With his head full of black hair, neatly parted and set, CD has a youthful appearance that hides his 50-year-long career. His long association with Thiruvananthapuram is trumpeted in the campaign: “He belongs to this place.” At 76, he needs a hand to climb on top of the contraption of the campaign vehicle. He takes garlands mostly by hand. As the sun gets harsher, he becomes a little tired and his hands, worn out by revolutionary politics of half a century, begin to slightly tremble. But his voice is firm as comrades offer him ‘revolutionary salutes’. “Don’t fall for the rumours. We are winning with a huge majority,” he tells small gatherings of 50 to 100 people at every point. He says to The Hindu: “By the time we began participating in parliamentary politics, other parties that were early movers had captured the system. That is a historical disadvantage of the communist movement.” After the radical strides in the early years of communism in the State, only incremental progress could be made within the limits of mass politics in Kerala, he thinks. But believers and the communists have made a great coalition along the way, he says. “Our comrades are active in temple festivals, their upkeep. There is no friction between believers and communists anywhere.”

Hindu against Hindutva

Shashi Tharoor spends more time giving autographs and posing for selfies than asking for votes. He wears summer colours, a breach of the Congress’s tradition of wearing stiff whites. His Hindu identity, he wears on his sleeve. “Despite the flaws in some of its practices, my admiration for and pride in Hinduism outweighs my critical concerns, and I make no apology for this,” he wrote in his recent book, Why I Am A Hindu. During campaigning, he ended up with a wound that required nine stitches during a thulabharam — the ritual of weighing oneself against temple offerings — when the heavy steel balance fell on his head. His faith does not prevent him from participating in Christian or Muslim worship — he sang ‘Silent Night’ at a carol service and its video went viral last year. Tharoor has aligned with the devotees on the Sabarimala controversy and questions the BJP’s intentions on the issue.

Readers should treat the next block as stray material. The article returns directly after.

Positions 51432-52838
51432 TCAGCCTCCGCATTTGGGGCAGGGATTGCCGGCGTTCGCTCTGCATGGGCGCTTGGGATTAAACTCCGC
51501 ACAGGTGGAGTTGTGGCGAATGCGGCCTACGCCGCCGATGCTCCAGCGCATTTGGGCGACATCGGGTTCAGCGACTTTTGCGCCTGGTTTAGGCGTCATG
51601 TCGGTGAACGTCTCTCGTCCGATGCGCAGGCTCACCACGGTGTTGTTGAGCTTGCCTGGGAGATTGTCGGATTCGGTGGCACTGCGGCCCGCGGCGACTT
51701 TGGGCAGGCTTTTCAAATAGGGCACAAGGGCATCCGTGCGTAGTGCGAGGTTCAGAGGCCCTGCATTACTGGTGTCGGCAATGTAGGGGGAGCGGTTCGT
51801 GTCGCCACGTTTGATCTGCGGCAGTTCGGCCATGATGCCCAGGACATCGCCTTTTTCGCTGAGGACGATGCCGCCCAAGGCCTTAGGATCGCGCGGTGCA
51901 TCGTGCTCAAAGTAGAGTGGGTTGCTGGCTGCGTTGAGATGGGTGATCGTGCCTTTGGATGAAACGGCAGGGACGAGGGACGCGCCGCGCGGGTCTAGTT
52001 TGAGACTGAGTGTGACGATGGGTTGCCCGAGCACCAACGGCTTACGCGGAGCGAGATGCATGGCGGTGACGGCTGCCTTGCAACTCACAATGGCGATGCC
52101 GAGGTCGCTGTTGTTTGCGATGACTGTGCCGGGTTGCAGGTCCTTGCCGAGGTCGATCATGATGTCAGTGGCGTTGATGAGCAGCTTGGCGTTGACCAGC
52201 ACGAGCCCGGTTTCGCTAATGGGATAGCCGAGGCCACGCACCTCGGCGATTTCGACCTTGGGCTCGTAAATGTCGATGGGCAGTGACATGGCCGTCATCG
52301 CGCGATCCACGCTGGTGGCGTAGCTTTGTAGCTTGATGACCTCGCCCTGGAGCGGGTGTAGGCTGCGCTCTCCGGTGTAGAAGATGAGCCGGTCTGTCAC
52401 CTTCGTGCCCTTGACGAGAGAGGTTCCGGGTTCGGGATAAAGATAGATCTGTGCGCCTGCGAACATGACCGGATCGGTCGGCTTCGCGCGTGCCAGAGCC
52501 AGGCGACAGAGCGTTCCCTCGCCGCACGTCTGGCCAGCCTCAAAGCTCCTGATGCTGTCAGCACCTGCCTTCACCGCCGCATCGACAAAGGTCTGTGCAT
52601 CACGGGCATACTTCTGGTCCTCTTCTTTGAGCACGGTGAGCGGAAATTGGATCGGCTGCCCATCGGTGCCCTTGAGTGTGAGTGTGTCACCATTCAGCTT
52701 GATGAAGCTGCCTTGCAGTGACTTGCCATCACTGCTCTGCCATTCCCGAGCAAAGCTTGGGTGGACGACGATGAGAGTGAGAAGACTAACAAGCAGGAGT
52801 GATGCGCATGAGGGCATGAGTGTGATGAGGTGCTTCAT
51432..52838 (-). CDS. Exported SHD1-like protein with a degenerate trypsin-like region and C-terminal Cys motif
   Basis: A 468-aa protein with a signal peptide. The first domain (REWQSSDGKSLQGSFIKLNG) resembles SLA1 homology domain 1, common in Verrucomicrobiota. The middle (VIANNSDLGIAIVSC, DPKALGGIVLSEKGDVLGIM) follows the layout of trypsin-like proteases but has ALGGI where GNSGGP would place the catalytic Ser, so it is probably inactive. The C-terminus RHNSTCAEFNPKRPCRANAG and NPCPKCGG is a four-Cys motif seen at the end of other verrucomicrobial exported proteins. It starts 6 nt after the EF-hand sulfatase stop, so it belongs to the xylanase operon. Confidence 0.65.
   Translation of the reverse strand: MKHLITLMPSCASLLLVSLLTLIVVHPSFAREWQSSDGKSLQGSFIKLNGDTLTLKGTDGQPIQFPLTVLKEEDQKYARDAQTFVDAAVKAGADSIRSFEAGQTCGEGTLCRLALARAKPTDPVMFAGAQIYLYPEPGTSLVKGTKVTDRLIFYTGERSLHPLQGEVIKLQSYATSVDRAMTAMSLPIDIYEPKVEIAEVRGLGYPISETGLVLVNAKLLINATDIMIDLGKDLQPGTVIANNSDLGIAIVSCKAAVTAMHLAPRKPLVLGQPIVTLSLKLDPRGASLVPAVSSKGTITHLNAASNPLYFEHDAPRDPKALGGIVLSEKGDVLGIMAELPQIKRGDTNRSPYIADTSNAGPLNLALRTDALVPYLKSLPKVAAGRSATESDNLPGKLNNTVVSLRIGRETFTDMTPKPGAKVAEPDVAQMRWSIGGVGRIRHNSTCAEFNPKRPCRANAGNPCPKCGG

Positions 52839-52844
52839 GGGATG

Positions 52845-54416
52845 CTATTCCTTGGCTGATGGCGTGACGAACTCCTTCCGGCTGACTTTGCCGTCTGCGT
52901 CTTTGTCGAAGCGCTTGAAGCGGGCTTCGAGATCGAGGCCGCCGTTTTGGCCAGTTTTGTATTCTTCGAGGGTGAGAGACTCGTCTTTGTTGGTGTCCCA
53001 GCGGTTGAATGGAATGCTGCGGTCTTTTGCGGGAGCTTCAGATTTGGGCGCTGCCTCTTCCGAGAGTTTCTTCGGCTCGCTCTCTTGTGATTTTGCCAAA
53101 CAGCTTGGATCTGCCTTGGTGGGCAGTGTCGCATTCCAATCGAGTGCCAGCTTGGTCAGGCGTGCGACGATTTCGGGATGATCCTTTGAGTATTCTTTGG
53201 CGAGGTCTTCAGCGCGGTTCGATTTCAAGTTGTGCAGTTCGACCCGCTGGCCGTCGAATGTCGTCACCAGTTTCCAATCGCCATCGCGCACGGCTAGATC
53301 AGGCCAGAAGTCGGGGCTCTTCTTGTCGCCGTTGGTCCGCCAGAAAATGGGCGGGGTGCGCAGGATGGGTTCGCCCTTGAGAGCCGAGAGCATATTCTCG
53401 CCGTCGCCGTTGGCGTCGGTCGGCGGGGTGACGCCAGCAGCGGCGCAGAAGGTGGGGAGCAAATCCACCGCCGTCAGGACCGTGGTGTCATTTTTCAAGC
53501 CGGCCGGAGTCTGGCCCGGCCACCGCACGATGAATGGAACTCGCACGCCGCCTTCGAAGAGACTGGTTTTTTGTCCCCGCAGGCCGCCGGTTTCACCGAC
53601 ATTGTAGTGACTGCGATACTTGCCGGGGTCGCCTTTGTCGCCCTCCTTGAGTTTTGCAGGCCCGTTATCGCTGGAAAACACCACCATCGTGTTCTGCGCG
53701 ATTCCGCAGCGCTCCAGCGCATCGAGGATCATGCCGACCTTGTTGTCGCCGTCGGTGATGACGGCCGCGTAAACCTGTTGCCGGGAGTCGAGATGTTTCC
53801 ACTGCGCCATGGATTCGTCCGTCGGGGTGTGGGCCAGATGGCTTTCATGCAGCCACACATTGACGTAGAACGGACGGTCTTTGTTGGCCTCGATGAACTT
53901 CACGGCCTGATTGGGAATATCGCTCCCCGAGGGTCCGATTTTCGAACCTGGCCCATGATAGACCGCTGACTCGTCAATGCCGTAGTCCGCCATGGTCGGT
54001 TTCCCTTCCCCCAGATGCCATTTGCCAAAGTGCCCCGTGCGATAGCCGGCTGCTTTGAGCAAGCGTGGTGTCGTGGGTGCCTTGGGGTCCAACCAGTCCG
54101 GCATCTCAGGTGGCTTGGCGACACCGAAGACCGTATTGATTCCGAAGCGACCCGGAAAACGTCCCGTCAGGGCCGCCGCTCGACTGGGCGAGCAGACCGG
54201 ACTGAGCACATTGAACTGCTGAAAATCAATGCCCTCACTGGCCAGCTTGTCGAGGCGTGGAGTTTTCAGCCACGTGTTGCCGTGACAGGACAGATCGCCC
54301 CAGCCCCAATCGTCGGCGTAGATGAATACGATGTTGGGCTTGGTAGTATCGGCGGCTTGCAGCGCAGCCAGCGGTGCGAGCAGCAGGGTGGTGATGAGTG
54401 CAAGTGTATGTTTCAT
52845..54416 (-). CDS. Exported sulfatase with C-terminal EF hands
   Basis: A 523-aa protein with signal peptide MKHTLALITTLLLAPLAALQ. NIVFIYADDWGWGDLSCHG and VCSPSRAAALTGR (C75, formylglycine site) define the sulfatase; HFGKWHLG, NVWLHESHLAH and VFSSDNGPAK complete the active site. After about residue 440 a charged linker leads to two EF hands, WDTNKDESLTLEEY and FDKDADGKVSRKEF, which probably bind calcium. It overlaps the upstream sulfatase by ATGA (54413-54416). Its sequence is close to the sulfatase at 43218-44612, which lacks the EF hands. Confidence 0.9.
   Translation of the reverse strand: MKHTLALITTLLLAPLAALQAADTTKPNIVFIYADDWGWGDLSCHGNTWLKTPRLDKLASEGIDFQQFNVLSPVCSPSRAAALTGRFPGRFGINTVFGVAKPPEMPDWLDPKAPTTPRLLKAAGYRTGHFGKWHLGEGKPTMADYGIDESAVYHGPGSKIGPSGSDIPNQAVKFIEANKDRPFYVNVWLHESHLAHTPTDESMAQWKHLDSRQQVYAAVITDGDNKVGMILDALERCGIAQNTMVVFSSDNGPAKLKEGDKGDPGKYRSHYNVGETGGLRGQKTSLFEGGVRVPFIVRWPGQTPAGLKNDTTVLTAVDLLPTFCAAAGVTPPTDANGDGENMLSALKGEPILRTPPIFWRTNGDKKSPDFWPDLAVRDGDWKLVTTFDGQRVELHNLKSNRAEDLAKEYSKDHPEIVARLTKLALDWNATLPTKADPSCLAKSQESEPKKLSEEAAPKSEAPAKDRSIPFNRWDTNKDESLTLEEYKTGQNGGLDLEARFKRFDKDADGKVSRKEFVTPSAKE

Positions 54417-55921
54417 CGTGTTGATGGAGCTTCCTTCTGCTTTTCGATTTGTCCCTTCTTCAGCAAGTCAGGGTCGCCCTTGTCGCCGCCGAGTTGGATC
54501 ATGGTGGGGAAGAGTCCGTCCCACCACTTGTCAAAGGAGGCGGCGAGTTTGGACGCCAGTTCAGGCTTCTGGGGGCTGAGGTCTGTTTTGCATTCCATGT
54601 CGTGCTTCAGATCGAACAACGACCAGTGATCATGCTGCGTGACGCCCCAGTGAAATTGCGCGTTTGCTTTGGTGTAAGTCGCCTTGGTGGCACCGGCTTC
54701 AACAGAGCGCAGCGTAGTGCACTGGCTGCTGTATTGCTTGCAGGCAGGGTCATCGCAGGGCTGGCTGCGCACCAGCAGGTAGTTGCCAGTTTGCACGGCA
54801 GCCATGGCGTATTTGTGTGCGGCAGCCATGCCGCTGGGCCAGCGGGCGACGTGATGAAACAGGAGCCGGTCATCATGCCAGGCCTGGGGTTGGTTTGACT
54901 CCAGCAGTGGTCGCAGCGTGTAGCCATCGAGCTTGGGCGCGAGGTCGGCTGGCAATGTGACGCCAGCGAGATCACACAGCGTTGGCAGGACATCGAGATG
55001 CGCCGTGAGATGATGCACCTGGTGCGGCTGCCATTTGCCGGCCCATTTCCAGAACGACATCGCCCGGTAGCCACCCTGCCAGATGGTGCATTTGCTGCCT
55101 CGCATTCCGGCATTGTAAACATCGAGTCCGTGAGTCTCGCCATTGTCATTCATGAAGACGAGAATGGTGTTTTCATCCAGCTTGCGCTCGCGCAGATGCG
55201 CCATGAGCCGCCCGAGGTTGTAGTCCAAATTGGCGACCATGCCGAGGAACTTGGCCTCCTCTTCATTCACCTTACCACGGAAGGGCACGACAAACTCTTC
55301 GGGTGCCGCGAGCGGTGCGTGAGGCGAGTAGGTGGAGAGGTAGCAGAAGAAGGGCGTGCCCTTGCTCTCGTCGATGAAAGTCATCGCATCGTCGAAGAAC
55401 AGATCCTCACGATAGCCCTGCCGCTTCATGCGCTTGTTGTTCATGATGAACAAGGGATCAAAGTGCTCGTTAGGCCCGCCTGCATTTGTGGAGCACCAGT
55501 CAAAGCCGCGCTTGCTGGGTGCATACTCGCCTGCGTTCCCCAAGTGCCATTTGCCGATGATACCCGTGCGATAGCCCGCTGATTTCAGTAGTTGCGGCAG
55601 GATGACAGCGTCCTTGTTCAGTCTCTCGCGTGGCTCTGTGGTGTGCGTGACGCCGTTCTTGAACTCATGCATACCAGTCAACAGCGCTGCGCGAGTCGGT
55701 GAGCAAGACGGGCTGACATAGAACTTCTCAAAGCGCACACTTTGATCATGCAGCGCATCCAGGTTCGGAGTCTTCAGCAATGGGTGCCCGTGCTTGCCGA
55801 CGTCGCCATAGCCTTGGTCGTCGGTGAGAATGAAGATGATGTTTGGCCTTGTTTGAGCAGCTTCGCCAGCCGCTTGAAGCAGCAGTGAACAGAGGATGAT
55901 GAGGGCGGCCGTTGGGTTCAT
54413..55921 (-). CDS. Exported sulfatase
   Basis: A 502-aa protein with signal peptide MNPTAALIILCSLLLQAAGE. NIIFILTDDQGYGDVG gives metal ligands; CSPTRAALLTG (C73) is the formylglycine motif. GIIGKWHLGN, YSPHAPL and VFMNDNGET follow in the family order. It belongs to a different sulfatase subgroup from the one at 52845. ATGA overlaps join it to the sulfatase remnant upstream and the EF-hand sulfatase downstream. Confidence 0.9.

In Kovalam, Tharoor presents his politics as a counter-manifesto to Hindutva. “On 23rd, your vote will decide two things — who is your MP, who is your PM. Who rules India matters, and we saw what happened in the last five years. What are our values? Our ethos? Do we want an inclusive, just country?” From then on, he just says one sentence after the photo-ops: “Vote for the hand, Jai Hind.”

More than the readers of his books, it is the rural folks who drove Tharoor’svictory in 2014. Tharoor scored the highest in Kovalam. In Assembly segments that are more urban — Kazhakoottam, Vattiyoorkavu, Thiruvananthapuram and Nemom — Tharoor trailed BJP’s Rajagopal, and the CPI candidate was pushed to the third position. In the coastal segments of Parassala, Kovalam and Neyyattinkara, Tharoor won. The BJP was pushed to the third position, as the CPI candidate came second.

At Vizhinjam, a communally sensitive beach village, separated by a strip of no man’s land, the Latin Catholic and Muslim hamlets could potentially unite in their support for Tharoor. A new port under construction, a massive mosque and an imposing church overlook the village. If the BJP were to outperform itself in the four Assembly segments that are its strongholds, Tharoor will have to mop up more votes along the seaboard, in villages such as this.

But the BJP is not leaving that field open. Danny J. Paul, the party’s minority morcha head, has been leading a special campaign in the coastal areas since the last election and focussing on minority communities. BJP campaigners have reached all 170 booths in coastal Thiruvananthapuram, and nearly 30 corner meetings have been held. The considerable number of Left cadres will vote politically, which means that they will await instruction from the party.

In the midst of this organised work of the Sangh Parivar and the LDF, Tharoor’s campaign has to fight the lethargy — if not active sabotage — of the Congress apparatus before he takes on his opponents. His global persona and wider popularity in the constituency are resented by entrenched interests within the Congress, but those are his greatest assets too. After a shake-up involving a visit by AICC general secretary Mukul Wasnik to the city, there is fresh vigour in campaigning, but whether it will be sufficient to deny the BJP its first Lok Sabha victory in Kerala is an open question. “There was an initial lull in campaigning but now it is in full steam,” says B.S. Shiju, Director, Rajiv Gandhi Institute for Developmental Studies, a Congress-affiliated think tank in the city.

In moments of intense churn, reading the public mood can be difficult. “The urban voters are willing to be swayed. They can change their political preferences easier than the rural folks,” says Dimpi V. Divakaran, Director General of the Institute of Parliamentary Affairs in Thiruvananthapuram.

The three political streams are trying to match their understanding of the situation in a triangular contest that is unique in the country in this election.

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Printable version | Oct 24, 2021 1:28:49 PM |